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Partnering your way to tech success

When it comes to technology, it’s dangerous to go alone.

As tech continues to reshape the business landscape across all sectors, astute businesses are looking to partner with other, larger and more-experienced organisations to make sense of it all.

A report from the Economist Intelligence Unit (EIU) commissioned by ANZ shows advice on technology is one of the primary drivers for businesses working with partners, with almost half of executives across a broad range of industries nominating tech as the area they have got – and expect to continue getting – the most value out of partnerships.

At ANZ, where we partner with a host of organisations around technology, this comes as no surprise. We know for treasurers to be successful in running low-risk, efficient treasury structures; to run working capital as efficiently as possible; to make payments; and to receive and reconcile receipts quickly with minimal manual intervention, they need great technology to facilitate what they do - and they need their partners to have great technology as well.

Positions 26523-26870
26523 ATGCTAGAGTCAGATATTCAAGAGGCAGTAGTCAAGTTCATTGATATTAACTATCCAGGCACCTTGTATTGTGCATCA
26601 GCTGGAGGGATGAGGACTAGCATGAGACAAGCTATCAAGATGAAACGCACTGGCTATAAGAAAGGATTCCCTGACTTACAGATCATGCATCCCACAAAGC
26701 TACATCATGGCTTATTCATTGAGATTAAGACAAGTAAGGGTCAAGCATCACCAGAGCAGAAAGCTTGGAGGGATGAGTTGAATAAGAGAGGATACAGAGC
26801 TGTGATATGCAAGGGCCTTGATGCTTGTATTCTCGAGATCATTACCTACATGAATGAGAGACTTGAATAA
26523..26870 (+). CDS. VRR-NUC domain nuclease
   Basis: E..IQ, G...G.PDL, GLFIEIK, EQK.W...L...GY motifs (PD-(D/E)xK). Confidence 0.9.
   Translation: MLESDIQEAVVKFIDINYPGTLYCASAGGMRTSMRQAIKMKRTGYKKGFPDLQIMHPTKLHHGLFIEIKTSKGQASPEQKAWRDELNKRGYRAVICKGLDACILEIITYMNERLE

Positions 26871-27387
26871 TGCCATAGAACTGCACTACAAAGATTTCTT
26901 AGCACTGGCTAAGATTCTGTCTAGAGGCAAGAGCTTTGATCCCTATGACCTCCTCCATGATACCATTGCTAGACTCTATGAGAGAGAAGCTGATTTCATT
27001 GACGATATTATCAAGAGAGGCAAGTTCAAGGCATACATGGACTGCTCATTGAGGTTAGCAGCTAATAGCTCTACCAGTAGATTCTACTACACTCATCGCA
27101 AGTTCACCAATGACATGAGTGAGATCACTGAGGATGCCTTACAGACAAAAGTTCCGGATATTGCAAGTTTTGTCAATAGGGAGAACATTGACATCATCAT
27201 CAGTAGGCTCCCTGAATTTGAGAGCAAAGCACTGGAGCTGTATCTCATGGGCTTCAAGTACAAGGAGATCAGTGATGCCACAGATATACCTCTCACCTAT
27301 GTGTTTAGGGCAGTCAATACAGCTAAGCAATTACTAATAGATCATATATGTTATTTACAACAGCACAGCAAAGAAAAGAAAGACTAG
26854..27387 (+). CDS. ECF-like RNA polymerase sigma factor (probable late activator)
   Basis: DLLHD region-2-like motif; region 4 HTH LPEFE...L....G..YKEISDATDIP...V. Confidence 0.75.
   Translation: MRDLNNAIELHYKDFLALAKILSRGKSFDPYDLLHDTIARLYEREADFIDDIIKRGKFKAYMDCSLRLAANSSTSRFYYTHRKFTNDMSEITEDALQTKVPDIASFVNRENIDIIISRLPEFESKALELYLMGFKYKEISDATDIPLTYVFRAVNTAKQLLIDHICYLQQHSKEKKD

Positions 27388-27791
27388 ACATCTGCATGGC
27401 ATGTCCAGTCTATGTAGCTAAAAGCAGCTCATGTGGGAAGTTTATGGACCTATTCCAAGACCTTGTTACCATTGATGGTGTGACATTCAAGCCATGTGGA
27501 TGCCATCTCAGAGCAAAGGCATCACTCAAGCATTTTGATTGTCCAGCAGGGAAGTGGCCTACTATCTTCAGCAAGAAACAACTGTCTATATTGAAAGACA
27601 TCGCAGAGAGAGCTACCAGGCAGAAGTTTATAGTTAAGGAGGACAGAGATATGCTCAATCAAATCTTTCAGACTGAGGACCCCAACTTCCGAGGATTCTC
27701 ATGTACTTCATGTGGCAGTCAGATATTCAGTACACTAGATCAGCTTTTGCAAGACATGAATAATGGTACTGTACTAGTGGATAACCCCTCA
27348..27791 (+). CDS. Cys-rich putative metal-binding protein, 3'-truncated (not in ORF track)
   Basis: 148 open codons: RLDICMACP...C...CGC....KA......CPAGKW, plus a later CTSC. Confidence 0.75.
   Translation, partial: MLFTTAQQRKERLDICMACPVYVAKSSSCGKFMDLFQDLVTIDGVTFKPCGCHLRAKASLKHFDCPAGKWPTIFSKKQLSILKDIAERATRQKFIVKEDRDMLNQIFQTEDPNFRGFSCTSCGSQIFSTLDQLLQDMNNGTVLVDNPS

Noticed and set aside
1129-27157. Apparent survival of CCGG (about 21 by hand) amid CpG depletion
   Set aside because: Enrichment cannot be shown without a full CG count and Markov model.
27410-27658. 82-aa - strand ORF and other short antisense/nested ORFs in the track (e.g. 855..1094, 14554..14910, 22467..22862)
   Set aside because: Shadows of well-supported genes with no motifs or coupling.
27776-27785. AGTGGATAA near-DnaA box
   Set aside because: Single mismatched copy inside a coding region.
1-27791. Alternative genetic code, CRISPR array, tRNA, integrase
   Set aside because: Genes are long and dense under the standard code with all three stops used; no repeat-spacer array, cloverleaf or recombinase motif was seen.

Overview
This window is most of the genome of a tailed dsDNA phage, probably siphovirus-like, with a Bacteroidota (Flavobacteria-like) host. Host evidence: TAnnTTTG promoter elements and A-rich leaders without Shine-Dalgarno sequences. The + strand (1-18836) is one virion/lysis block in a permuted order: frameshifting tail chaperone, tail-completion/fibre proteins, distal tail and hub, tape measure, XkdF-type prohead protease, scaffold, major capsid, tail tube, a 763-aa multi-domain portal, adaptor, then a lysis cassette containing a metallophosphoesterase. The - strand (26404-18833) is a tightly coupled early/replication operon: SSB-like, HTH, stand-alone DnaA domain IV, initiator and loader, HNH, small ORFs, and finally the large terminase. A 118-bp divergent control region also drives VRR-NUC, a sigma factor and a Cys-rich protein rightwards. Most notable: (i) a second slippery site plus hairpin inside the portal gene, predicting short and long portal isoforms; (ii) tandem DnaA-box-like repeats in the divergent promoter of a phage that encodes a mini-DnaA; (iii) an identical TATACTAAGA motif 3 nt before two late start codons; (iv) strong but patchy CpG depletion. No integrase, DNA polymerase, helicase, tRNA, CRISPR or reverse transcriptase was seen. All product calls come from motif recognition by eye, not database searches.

The report, Tailored with Technology: Economic Growth, is based on a survey of over 750 executive-level business leaders from around the world, who were quizzed on their expectations around technology’s impact on growth, sustainability and the economy.

The study showed just under 43 per cent of executives in the resources, energy & infrastructure; food, beverage and agriculture; and financial services sectors placed technology as the number-one area for value in partnerships ahead of industry knowledge (37.9 per cent), project funding and business model advice (both 36 per cent).

In the technology sector, over 50 per cent of executives said technology was one of the areas they saw the most current and future partnership value in, ahead of industry knowledge (41.1 per cent) and securing access to infrastructure (36.9 per cent).


As a large institutional bank ANZ is able to invest in solutions, including those based in technology, that suit complex and larger customers with complex business structures. This allows us to effectively partner with companies with complex structures, supply chains and unique needs.

When we work with partners, we commit to helping solve these problems with another layer of depth. Our host-to-host connectivity is a classic example of that, an area of the market where we offer a strong customer proposition.

What we find at ANZ is, particularly in the transaction banking space, we’re having more conversations with partners around how can we create and correct process efficiency around payments, for example.

Often integrating directly with our clients systems, this inevitably becomes quite a technical conversation - involving customer’s IT as well as treasury departments.